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The waiting game

Traders and investors are waiting with bated breath for big pharma groups to post interim results

WaitingThe overall impact of the attempted London bombings, which made for some volatile trading on the stock market last Thursday, was largely muted with the FTSE 100 index moving up towards what could be an assault on the 5,300 level, to establish yet another new three-year high.

Investors and traders are looking forward to the interim results of the big pharma groups that will be posted on Thursday amid a plethora of figures from other FTSE 100 companies. GlaxoSmithKline (GSK), in particular, has been weak ahead of its results despite a recent good run, which saw it reach a 12-month high.

Last week, the pharmaceuticals and biotech sector was the second worst sector performer due mainly to softness in the share prices of GSK and AstraZeneca.

Shire Pharmaceuticals, on the other hand, has done rather well with its share price hitting a fresh 12-month high before easing back a little.

The latest upward surge came despite news that an investment group headed by the well-known US corporate raider, Carl Icahn, had built up a 5 per cent stake in biopharmaceutical company Transkaryotic Therapies (TKT).

In April, Shire made a $1.6bn cash offer for TKT. While some analysts took the view that Shire was paying over the odds for this acquisition, more recently they have decided that the deal would be good for Shire and have issued buy recommendations for the company.

A significant band of dissident shareholders at TKT maintain that the offer from Shire is far too low, as does Icahn. In the meantime, the board of TKT has appealed to shareholders to approve the acquisition by Shire.

Shire's share price could be vulnerable if it has to up its bid to seal the acquisition, or if it loses the deal altogether. However, a successful vote from both Shire and TKT shareholders on July 27 could see Shire take control the following day as all regulatory issues have already been settled.

Up and away
Shares in gene therapy company Oxford BioMedica, which is a rumoured takeover target, touched yet another 12-month high on news that it has been awarded a research grant, worth an initial £350,000, by the UK Motor Neurone Disease Association to support preclinical evaluation of MoNuDin. The gene therapy product treats Amyotrophic Lateral Sclerosis (ALS), the most common form of motor neurone disease.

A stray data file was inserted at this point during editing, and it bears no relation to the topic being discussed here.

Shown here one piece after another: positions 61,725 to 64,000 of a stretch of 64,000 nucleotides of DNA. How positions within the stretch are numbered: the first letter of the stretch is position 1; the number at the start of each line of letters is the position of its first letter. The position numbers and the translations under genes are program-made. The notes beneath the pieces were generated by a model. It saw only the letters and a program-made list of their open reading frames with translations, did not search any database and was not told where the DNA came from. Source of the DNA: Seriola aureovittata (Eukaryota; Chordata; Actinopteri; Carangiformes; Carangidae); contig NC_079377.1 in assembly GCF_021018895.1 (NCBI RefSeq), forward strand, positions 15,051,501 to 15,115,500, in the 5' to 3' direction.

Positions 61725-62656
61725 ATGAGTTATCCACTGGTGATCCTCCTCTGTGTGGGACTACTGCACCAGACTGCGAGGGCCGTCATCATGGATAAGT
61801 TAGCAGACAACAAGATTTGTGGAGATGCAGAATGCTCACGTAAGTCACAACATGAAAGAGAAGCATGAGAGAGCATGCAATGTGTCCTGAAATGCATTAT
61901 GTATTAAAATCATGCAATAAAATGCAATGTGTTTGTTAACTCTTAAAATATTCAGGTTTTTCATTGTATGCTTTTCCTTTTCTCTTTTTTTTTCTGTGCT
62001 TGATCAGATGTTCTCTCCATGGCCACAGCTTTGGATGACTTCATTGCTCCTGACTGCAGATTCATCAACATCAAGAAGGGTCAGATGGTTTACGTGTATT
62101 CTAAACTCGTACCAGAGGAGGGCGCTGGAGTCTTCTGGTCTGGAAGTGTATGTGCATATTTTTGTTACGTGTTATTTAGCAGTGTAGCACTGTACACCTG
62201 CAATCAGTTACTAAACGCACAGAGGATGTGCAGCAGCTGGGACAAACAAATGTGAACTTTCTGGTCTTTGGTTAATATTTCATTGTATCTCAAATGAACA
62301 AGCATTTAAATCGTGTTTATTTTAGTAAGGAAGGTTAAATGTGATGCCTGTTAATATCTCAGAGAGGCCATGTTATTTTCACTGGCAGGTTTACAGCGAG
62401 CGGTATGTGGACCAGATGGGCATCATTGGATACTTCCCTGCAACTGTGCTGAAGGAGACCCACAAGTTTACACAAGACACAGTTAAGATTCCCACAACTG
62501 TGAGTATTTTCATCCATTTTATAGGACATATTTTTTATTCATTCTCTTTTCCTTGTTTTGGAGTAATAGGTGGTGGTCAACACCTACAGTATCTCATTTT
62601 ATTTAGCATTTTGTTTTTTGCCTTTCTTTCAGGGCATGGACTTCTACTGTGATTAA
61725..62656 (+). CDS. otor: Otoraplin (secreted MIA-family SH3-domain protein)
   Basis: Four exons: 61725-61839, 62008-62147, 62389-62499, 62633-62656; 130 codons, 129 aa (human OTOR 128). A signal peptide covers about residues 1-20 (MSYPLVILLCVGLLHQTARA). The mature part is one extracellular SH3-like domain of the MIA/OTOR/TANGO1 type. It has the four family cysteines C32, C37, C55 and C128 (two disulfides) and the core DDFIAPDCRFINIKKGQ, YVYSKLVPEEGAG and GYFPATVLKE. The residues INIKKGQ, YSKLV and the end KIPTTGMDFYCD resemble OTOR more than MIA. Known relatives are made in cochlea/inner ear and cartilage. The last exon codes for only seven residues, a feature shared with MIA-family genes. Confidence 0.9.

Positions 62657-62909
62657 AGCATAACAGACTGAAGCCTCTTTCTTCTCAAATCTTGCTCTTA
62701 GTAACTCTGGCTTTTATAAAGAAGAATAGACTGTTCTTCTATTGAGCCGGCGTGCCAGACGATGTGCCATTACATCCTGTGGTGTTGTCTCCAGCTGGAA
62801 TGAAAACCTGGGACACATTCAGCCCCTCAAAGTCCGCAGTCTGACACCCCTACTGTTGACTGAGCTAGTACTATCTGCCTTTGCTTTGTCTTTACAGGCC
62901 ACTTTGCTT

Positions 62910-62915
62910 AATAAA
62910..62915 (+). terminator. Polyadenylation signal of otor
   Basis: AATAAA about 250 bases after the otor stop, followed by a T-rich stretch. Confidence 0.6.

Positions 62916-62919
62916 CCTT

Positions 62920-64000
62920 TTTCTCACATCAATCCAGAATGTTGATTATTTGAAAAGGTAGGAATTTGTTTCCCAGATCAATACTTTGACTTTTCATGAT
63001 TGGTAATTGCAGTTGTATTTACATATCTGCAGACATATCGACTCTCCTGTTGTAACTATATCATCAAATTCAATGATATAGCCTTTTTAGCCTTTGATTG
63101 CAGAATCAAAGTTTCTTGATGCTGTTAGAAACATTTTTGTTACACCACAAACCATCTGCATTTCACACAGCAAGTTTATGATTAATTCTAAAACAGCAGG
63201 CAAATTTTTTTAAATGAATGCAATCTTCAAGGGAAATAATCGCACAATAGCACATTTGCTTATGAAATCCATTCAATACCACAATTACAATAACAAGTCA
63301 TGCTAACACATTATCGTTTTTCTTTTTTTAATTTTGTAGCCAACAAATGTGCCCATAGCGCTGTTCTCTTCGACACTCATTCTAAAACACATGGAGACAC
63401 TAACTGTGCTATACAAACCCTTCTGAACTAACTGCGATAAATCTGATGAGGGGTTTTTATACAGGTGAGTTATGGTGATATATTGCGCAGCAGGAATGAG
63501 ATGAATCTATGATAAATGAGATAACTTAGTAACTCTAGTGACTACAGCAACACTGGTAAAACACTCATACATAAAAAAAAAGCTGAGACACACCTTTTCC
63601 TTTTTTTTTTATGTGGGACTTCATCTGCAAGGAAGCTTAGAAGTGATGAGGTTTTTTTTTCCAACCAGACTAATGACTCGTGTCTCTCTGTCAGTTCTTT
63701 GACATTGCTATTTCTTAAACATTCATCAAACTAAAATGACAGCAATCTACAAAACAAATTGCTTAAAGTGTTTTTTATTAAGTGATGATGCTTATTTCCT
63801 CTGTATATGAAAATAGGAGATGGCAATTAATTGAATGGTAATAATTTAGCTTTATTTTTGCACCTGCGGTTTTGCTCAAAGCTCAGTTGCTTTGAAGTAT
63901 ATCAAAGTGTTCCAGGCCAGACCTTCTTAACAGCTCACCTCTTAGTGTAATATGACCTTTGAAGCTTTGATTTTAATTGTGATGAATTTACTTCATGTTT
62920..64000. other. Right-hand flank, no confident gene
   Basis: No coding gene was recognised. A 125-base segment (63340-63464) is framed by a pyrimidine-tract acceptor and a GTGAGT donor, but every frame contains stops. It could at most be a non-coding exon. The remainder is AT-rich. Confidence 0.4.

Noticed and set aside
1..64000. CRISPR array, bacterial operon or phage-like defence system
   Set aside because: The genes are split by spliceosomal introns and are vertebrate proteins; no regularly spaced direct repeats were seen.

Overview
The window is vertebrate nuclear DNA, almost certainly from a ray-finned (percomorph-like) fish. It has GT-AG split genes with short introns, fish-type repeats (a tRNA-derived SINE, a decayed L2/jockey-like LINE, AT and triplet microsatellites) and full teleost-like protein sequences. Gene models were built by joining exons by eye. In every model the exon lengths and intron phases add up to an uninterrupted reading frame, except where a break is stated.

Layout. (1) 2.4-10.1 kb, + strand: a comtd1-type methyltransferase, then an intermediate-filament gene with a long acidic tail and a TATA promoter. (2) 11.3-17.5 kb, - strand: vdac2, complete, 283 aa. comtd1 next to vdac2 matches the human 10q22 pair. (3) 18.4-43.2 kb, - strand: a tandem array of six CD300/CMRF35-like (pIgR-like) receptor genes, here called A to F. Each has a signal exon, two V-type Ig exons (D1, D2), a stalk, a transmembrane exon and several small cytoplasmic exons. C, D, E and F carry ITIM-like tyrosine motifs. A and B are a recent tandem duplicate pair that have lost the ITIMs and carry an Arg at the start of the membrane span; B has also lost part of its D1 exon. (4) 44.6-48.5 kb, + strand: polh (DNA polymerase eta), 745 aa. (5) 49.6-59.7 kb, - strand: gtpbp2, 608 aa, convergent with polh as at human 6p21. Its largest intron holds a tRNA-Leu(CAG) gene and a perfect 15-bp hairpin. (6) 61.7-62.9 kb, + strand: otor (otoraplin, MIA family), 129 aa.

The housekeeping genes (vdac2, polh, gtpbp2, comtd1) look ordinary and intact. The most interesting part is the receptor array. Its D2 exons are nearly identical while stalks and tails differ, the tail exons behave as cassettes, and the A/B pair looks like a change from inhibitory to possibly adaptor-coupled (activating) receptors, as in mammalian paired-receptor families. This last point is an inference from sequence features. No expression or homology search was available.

Oxford BioMedica plans to start clinical development in 2006-07. Other organisations, including US and UK charities, are considering funding further sponsorship of initial trials in MoNuDin in ALS patients. A previous preclinical study of the treatment, published in May last year, produced encouraging results.

Investor interest
Investors have shown an interest in specialist structure-based drug discovery and services company, Sareum Holdings. The company has seen its share price jump by almost one tenth after announcing a major collaboration to develop novel cancer therapeutics. The collaboration is with the Institute of Cancer Research, a leading cancer research centre, and Cancer Research Technology Limited (CRT), an oncology focused and development company.

In terms of the collaboration agreement, drug candidates developed will be licensed by CRT to pharmaceutical partners for clinical trials. Any payments, milestones and royalties from the partnership agreements will be shared between Sareum and its collaborators.

Encouraging maiden interim results from Proximagen Neuroscience, a drug company specialising in neurodegenerative diseases, gave its depressed share price a useful lift. Shares in the company, which was listed on the Alternative Investment Market (AIM) in March, are still trading at 5 per cent below the 148p listing price.

2nd September 2008


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